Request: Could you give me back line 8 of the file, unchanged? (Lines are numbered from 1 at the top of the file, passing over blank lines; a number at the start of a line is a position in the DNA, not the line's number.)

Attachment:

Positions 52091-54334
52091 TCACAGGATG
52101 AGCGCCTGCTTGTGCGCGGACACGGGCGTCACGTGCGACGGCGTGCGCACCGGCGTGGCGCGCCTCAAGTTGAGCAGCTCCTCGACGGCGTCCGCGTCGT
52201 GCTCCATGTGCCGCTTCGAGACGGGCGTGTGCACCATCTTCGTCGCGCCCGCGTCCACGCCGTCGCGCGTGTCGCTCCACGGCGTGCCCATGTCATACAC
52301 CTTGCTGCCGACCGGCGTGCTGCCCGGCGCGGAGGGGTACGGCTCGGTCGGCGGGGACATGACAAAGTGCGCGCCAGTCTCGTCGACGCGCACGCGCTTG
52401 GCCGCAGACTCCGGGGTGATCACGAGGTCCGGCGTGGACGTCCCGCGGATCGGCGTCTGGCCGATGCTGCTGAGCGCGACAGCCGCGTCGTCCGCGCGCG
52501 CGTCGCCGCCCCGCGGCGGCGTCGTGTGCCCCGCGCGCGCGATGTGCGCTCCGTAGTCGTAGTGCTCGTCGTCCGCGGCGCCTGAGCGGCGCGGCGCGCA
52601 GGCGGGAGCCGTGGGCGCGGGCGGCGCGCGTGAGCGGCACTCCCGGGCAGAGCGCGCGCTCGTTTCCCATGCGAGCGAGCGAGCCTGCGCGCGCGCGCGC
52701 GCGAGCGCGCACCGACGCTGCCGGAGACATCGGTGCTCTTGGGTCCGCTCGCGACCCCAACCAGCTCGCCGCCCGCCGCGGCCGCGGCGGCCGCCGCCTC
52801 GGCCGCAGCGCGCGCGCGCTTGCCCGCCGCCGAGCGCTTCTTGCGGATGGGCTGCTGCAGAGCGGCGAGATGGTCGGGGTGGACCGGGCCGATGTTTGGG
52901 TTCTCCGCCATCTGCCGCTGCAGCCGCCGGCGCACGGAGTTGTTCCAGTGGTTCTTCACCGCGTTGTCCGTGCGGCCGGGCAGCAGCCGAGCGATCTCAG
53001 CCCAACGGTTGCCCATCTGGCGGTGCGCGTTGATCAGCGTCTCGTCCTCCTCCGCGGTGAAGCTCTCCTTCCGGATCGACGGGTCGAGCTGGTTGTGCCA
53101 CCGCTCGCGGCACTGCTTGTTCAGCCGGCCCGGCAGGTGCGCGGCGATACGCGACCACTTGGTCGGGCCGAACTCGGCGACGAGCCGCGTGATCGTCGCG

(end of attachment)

52601 GGCGGGAGCCGTGGGCGCGGGCGGCGCGCGTGAGCGGCACTCCCGGGCAGAGCGCGCGCTCGTTTCCCATGCGAGCGAGCGAGCCTGCGCGCGCGCGCGC